Saudi Arabia is said to have cut crude sales for next month to some buyers in the world’s biggest oil market, limiting sales to prized buyers as part of its pledge to curb exports and shrink a global glut.
Oil extended its biggest gain in nine months and crude producers rallied after OPEC approved the first supply cuts in eight years, with focus now shifting to how strictly it will implement its bid to ease a record glut.
One of the smaller energy companies has slashed its gas prices by more than a 10th in response to falling wholesale costs.
Ovo Energy said it was dropping the price of gas by 10.4%, a reduction which is more than double the largest cut announced by any of the Big Six major energy firms in recent weeks.
The cut, which comes into effect on March 1, means that Ovo’s dual fuel standard variable tariff will be reduced by 5.8%, resulting in an average saving for customers of £65 a year.
Energy supplier SSE is to reduce household gas prices by 4.1% on April 30 before extending its energy price freeze until at least July 2016.
The move is the latest cut by one of the UK’s Big Six energy firms, although SSE’s reduction will take effect much later than the company’s rivals, with British Gas due to cut its gas tariffs by 5% from February 27.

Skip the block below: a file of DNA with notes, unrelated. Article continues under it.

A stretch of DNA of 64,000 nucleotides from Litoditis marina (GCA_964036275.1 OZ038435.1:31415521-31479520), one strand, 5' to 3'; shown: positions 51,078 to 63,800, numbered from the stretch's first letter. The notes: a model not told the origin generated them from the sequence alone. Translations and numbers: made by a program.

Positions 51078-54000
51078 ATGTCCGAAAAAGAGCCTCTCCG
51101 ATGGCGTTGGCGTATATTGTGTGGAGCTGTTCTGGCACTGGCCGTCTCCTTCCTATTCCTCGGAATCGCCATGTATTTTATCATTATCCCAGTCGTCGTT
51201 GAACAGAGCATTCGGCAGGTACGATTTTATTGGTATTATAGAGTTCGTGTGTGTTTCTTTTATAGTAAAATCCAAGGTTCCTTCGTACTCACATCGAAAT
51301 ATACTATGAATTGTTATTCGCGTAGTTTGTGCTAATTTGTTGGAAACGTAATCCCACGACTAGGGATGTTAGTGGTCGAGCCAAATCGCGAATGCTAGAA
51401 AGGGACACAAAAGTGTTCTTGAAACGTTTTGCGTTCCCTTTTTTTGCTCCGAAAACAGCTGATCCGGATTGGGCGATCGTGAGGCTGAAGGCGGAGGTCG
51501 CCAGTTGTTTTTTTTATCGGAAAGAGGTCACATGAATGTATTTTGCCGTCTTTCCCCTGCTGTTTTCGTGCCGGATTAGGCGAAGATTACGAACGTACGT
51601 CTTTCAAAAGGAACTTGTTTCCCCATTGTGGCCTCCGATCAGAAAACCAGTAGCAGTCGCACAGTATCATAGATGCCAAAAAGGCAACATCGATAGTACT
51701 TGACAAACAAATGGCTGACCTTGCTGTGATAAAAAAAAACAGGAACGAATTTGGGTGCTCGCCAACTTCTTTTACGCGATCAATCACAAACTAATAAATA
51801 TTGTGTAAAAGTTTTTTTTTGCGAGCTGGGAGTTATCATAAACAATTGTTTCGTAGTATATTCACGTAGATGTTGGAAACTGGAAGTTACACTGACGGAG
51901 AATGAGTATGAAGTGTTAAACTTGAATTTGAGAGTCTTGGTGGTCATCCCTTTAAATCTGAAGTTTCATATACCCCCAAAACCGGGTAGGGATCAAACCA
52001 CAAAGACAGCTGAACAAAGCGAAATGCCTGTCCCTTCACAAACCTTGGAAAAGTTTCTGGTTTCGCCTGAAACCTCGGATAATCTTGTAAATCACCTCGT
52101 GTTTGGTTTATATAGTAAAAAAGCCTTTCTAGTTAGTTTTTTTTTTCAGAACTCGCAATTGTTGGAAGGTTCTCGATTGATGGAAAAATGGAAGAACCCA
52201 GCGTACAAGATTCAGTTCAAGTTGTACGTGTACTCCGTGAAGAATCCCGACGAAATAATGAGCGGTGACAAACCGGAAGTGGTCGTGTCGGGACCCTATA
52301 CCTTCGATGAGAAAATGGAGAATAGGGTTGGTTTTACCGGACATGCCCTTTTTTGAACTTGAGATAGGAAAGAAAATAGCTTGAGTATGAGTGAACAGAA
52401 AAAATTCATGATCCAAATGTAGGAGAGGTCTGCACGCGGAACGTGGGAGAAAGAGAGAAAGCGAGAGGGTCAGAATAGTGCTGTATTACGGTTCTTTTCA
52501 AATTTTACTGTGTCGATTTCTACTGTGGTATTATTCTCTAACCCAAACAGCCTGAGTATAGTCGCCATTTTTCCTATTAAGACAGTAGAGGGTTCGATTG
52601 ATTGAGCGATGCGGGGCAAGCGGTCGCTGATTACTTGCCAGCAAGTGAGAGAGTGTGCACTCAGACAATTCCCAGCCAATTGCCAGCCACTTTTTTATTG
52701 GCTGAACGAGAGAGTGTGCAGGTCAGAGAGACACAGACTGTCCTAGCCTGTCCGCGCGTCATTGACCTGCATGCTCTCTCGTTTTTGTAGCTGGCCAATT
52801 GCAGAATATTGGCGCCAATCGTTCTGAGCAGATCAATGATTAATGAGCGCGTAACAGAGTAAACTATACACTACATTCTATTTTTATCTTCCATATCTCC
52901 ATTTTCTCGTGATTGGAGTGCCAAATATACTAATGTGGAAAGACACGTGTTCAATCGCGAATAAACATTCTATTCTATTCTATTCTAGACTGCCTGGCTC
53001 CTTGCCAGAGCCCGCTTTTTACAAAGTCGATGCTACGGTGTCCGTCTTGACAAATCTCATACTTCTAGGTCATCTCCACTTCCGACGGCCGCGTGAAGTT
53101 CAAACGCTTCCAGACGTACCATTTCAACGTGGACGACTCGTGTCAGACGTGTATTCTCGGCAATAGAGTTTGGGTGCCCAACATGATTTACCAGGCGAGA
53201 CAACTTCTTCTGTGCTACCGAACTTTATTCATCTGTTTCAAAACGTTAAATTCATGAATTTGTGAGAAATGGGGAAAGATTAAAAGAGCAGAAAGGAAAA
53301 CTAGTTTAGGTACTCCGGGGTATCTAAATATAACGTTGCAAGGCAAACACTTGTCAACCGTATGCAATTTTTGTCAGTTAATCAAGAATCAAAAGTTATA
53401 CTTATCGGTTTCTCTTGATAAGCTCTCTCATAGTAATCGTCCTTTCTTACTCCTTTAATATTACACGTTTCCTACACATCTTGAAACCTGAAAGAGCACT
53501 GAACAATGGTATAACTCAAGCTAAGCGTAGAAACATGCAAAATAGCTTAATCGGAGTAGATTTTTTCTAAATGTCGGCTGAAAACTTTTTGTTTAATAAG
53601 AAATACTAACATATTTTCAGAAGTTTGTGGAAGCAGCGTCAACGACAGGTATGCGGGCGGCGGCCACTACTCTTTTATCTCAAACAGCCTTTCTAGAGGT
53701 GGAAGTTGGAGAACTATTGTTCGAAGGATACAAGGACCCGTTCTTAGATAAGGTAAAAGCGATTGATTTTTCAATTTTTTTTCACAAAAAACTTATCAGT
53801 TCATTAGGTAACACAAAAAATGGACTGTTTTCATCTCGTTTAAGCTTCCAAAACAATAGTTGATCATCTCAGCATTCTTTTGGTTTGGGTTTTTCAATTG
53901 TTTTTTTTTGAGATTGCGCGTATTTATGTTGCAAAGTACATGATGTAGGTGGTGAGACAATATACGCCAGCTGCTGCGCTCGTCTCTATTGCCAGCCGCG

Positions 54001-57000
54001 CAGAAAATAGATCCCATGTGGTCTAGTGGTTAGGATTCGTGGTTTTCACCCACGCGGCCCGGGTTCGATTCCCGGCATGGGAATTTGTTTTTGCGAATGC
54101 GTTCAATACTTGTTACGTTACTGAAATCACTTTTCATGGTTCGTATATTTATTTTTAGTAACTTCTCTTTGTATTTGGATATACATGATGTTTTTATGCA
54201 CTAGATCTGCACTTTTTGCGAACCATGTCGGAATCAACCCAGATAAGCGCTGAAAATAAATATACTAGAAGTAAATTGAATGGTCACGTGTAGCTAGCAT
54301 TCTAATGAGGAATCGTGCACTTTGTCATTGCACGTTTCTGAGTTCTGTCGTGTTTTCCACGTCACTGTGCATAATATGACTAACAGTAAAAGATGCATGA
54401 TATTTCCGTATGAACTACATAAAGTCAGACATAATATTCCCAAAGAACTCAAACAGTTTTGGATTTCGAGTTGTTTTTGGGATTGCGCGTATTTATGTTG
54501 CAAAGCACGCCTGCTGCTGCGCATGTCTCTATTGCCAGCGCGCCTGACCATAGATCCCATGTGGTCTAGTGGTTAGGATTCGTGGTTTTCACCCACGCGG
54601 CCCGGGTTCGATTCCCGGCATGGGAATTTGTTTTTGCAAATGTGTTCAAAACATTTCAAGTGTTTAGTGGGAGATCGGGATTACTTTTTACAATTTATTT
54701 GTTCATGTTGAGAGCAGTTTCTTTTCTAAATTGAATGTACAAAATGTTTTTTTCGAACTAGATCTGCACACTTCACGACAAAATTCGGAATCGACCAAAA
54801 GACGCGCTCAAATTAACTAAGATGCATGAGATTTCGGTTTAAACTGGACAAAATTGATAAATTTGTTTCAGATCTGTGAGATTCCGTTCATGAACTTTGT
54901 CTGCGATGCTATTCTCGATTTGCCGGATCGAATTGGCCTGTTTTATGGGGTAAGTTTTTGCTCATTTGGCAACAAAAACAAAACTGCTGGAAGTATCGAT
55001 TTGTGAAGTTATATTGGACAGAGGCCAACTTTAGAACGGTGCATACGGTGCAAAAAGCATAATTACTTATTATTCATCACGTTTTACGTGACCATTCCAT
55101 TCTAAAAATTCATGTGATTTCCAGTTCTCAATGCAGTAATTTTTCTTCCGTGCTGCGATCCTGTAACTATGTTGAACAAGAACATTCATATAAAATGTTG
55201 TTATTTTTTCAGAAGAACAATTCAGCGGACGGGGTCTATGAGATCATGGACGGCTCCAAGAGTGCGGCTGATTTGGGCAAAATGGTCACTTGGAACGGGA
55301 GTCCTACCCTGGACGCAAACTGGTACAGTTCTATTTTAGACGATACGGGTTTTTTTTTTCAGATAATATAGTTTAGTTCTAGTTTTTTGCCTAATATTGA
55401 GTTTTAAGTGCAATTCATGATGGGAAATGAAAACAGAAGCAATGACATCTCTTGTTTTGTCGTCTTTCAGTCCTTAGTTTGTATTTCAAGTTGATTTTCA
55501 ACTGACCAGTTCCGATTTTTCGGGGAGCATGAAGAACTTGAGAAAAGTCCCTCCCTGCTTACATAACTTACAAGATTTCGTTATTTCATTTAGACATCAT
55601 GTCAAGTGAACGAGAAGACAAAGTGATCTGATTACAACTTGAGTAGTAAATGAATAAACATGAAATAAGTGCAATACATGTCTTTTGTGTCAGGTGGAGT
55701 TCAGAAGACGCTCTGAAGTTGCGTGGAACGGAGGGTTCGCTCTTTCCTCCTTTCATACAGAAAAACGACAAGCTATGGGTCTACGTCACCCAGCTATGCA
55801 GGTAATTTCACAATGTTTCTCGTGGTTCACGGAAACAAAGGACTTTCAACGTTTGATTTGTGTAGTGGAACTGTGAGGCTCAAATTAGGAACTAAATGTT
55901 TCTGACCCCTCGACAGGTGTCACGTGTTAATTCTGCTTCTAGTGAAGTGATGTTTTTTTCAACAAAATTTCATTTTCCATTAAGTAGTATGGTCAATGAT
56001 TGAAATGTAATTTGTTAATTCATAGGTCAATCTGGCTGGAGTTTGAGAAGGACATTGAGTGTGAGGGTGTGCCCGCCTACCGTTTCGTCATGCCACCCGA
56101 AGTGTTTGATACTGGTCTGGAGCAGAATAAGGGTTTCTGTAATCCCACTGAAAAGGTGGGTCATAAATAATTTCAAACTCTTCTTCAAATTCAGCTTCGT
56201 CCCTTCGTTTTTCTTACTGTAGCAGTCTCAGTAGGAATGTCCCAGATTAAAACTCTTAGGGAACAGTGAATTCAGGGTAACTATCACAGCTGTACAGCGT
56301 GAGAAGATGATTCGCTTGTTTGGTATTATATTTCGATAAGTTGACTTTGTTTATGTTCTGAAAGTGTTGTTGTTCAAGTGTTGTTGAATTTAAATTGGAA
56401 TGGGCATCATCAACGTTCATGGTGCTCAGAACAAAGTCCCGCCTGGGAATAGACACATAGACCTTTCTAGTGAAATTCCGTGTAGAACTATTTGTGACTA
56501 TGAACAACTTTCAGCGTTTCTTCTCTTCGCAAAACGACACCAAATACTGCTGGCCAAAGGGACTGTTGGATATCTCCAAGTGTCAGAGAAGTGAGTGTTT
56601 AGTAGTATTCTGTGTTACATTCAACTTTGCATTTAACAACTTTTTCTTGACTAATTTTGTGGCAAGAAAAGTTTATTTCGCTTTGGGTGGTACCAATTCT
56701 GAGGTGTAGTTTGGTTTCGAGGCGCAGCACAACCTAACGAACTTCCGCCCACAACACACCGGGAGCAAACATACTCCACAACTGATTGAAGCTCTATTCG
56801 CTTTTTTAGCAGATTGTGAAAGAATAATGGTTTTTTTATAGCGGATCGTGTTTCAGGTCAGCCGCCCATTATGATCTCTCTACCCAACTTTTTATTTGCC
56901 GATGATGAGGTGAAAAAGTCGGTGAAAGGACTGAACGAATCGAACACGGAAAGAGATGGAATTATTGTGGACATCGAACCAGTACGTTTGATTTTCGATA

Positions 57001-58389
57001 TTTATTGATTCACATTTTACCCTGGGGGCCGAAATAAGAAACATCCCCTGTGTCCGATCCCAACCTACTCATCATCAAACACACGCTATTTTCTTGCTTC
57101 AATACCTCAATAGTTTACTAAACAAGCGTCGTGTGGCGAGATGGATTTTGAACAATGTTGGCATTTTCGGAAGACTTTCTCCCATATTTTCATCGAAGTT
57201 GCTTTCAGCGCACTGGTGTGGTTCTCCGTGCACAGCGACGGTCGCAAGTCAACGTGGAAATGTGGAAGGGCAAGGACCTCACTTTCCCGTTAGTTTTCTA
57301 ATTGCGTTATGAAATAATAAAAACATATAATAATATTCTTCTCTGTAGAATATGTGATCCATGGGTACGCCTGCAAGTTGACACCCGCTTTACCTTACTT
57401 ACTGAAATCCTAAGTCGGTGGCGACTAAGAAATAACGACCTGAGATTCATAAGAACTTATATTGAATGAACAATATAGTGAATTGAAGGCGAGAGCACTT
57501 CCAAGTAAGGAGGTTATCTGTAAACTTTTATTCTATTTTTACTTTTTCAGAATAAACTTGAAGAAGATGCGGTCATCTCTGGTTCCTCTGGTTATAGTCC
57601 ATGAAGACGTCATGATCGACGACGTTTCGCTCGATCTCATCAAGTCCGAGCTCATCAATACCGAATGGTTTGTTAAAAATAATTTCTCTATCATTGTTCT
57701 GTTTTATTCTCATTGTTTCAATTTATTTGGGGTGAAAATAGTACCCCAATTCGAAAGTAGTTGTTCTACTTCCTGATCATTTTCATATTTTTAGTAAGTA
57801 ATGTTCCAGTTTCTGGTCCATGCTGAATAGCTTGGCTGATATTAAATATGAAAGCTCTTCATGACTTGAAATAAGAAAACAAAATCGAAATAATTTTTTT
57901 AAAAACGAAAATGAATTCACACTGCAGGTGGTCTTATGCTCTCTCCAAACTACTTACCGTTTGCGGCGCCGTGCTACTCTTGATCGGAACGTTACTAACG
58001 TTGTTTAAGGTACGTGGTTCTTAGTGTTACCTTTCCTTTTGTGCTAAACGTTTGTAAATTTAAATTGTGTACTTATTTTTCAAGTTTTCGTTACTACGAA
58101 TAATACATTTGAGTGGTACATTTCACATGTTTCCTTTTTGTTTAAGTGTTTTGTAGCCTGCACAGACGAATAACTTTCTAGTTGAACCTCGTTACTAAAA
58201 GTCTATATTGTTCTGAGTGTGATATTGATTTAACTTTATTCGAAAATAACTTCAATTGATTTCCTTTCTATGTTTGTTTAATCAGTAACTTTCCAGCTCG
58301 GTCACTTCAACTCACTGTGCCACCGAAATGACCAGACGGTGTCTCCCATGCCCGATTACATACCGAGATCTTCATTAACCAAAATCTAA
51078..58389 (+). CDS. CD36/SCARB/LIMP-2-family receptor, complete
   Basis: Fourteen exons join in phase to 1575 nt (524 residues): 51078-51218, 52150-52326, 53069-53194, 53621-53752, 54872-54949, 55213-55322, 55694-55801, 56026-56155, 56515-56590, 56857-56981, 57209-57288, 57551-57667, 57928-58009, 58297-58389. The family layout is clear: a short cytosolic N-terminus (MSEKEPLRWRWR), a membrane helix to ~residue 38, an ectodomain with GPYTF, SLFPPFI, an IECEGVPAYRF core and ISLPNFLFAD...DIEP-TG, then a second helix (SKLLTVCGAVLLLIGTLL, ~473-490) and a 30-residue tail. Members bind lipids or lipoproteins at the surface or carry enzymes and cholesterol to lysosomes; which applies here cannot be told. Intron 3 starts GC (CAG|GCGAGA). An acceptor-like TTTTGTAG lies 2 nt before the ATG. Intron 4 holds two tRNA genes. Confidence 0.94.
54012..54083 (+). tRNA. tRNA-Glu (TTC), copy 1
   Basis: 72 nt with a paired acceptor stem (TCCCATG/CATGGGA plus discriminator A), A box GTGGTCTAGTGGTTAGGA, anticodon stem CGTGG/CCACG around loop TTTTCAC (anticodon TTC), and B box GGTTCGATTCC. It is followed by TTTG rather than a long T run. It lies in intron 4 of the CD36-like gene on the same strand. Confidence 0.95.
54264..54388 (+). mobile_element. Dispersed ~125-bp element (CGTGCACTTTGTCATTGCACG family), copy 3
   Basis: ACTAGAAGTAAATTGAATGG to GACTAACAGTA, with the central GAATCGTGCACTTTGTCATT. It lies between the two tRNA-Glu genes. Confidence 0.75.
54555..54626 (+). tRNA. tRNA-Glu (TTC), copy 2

In March, SSE pledged to freeze prices until January 2016 after putting up gas and electricity bills by 8.2% in the previous autumn. The UK’s second biggest supplier said today it has extended this guarantee, meaning its gas and electricity prices will not go up before July 2016 at the earliest.
BlackPearl Resources has reduced its 2015 capital spending programmed from $80million to $31million.
The company said it had made the decision in response to the “continued deterioration” in crude oil prices.
Last year it announced plans to spend $280million and had set a 2015 capital budget of $80million.
As oil drops below $55 a barrel, speculation is growing that the central bank of western Europe’s biggest crude producer will need to cut rates again.
A 54% slump in Brent crude since a June high has pummelled the offshore industry in Norway, where oil and gas make up 22% of gross domestic product.
The chief executive of Cheniere Energy has had his salary cut to $1 following a revolt by the company’s shareholders.
Last year, Charif Souki took home a $142million pay package.
However, Cheniere Energy said it was cutting his salary from $800,000 to just $1, but also approved a cash bonus of $2.4million.
Australian energy company Santos has cut its capital expenditure for 2015 by 25%.
The company said there will be a drop in spending from $2.7billion to $2billion.
However managing director, David Knox, has insisted the company’s financial position remains strong.